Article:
I can scarcely believe that it’s been a decade since I formally started advising MBA applicants. After analyzing the process and results of nearly 900 such admissions campaigns, now feels like the right time to share my learnings in hope of providing future b-school candidates from India with added perspective and more positive outcomes.
Many of my admissions consulting engagements have started with the same question asked by eager applicants: “Can you rate my chances for acceptance at school X?” As much as I’ve wanted to ease their anxiety, the fact is that predicting admission outcomes isn’t a perfect science. Far from it. Even an advisor who brings maximum expertise, experience, judgement and intuition to the fore cannot provide a 100% accurate answer to this question. However, this doesn’t mean that applying to b-school is opaque or random. Or that putting in the “hard yards” on your application (either by yourself or with support from an admissions consultant) won’t materially improve your chances.
The final result of an admissions campaign also depends on major external factors. How competitive is the current applicant pool? Specifically, how many applicants with a similar profile are applying to that very same school in the same round? Is there an effort by the adcom at this time to increase acceptances from a particular category of applicants?
Given all of the challenges and uncertainties faced by today’s MBA candidates, I wanted to identify trends in external factors that I have seen first-hand over these past 10 years. Since the Indian MBA applicant pool is one of the largest and most competitive, I am focusing on seven trends that impact this segment directly:
1) Democracy has dawned and its light is spreading
As India is the world’s largest democracy, it’s only natural that applicants from this country consider “equal opportunity” to be the norm elsewhere in the world. Not always so. Current MBA candidates may find it difficult to believe but, just 20 years ago, the majority of admits at top ten US business schools were relatively “blue blooded” in terms of their professional experiences and personal history. Last names and company names mattered as did the stature and standing of an applicant’s family. The pursuit of greater diversity by business schools began in earnest at the start of the new millennium and has only accelerated in the past few years. So, it’s no longer unusual to find a female applicant from a traditional Indian family who lived in a village without electricity make it to a top three ranked U.S. business school. Or to see a male applicant who grew up studying in a local language school in western India, and started learning English only in his early 20s, get admitted to a top ranked European school in a city considered to be the home of the Queen’s English. This leveling of the admissions playing field should inspire otherwise reluctant applicants from India to aim high when pursuing their MBA dreams.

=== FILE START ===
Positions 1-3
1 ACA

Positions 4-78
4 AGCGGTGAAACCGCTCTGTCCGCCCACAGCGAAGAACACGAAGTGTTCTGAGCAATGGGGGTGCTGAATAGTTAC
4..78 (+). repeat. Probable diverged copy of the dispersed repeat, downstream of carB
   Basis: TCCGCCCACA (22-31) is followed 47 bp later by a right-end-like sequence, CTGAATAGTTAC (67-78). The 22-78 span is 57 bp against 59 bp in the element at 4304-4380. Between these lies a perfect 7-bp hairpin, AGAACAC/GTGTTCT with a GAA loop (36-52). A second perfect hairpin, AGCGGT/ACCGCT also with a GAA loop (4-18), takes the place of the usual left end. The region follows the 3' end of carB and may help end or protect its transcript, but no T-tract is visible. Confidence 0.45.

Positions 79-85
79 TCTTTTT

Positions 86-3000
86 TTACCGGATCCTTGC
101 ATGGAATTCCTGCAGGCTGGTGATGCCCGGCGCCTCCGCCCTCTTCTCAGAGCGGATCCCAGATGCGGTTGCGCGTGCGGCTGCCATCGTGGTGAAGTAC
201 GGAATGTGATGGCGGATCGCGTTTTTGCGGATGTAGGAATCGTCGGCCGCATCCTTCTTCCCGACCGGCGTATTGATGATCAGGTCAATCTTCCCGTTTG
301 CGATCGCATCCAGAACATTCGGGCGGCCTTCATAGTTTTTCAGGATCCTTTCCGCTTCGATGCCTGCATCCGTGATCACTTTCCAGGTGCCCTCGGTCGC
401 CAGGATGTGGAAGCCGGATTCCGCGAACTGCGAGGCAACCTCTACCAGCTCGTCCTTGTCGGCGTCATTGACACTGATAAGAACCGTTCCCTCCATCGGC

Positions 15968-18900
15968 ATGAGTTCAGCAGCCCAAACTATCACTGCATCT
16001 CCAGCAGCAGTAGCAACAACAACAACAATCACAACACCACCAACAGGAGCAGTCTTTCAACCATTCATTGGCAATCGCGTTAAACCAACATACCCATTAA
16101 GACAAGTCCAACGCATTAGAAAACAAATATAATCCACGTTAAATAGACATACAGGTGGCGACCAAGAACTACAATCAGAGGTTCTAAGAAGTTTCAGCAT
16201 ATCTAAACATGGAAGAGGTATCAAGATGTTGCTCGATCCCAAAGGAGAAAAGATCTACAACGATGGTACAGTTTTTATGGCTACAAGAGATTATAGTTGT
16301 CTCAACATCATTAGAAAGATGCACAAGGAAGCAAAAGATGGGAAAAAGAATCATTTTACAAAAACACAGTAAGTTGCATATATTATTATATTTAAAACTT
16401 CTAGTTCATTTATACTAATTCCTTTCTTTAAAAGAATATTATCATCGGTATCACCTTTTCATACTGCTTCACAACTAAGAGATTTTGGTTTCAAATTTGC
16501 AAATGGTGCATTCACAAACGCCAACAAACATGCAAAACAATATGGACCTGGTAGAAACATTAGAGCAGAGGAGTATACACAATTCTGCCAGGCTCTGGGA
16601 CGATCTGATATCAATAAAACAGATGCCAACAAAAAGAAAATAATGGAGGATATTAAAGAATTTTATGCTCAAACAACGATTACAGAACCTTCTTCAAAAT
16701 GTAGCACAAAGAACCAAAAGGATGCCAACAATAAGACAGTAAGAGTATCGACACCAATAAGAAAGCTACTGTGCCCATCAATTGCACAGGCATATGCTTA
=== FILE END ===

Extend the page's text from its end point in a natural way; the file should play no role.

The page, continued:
2) Yesterday’s diversity is becoming today’s mainstream
The fact that individual achievement and potential have found their rightful place among admissions criteria, transcending personal pedigree and family net worth, as true measures of an applicant’s competitiveness leads to another trend.